The founder of Action Chapel International, Archbishop Nicholas Duncan-Williams has told his congregation that he found it amazing that some Christians are the most vocal opposition to the building of a National Cathedral, an initiative being pursued by the Akufo-Addo led administration.
In the sermon, he revealed that he’s passionate about the building of the National Cathedral. His passion stems from what he sees as the relevance of the project to our national development.
Contrary to what those opposed to the building of the Cathedral argue, the top Christian leader believes the project is a selfless commitment by the president to leave a legacy to humanity.
“Somebody was asking me the other day ‘Why are you so passionate about this National Cathedral?’ And I looked at them, and it was a believer asking me. And I said to them ‘I’ve been here for a while, never have I seen any president say ‘We came into office and I want to build a National Cathedral to the name of the Lord’. And hear me; at least, it is one thing he [the president] cannot will to his kids or his immediate family. At least, it’s something somebody is determined to do for the benefit of the name of the Lord and for the benefit of others and humanity, and not for himself.”
He further revealed that the museum component of the project is so it will serve as tourist attraction to generate revenue for the country.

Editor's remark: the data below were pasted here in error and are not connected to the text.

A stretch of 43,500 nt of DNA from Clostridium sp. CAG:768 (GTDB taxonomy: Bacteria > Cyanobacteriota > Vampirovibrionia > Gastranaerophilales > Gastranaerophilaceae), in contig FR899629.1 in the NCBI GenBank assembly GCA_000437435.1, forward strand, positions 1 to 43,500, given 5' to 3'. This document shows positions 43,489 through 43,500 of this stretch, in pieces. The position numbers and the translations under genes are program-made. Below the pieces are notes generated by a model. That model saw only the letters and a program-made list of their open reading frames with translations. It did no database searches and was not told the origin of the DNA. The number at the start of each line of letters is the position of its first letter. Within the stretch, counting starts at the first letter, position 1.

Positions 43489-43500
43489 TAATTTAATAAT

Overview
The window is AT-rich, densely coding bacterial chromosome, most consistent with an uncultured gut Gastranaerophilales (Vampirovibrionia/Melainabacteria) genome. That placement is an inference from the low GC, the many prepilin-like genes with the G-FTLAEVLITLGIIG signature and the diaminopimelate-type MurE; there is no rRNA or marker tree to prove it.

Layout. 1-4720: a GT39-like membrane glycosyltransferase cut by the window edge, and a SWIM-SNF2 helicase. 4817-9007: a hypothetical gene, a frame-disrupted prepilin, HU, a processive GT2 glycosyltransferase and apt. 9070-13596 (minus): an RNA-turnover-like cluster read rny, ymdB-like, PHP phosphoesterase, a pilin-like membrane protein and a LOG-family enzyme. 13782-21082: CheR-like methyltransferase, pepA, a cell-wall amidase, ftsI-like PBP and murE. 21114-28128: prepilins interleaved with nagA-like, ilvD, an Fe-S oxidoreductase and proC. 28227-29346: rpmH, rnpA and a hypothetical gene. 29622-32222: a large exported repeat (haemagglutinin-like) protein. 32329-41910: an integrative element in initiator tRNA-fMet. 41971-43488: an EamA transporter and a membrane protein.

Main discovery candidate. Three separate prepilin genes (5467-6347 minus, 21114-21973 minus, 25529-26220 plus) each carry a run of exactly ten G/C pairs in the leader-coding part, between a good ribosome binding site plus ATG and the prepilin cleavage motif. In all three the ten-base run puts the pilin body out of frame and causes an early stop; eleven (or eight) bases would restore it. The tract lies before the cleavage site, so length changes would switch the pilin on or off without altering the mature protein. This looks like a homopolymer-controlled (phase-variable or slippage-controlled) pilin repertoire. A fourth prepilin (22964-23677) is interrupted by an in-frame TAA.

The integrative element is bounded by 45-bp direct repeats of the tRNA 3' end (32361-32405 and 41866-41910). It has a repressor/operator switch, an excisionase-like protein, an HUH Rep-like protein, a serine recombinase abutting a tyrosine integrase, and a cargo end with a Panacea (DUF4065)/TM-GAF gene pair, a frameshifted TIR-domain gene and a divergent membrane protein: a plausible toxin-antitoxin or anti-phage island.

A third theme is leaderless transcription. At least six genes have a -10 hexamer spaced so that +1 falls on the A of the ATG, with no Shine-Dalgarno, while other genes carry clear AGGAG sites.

“…a National Cathedral that will be first of its kind where there will be a Bible Museum with different characters in the Bible… Where… people will travel from far and near to pay and come and look”
The new building designed by Ghanaian-British architect, David Adjaye, will stretch alongside the Osu Cemetery and takeover land holding the Ridge roundabout, the Scholarship Secretariat, the Judicial Training Institute, the Passport Office and the residences of nine judges.
Government is in talks to relocate those who will be affected by the siting of the project.
The bone of contention has been the siting of the cathedral and potential demolitions.
Initially, opposition to the project was based on financing when it was suspected that government was going to facilitate the project with many calling on government not to use tax-payers money to build a religious monument. The funding argument was dropped when government revealed that the project was going to be financed by the Christian community.
Later, there were reports that some of the judges to be relocated because of the project were complaining about the manner in which they were told to vacate their homes. According to Joy News, the judges were given an oral notice to vacate their premises in exchange for money. However, former Lands and Natural Resources Minister, John Peter Amewu, refuted those claims and said they were very strategic about where they planned to build.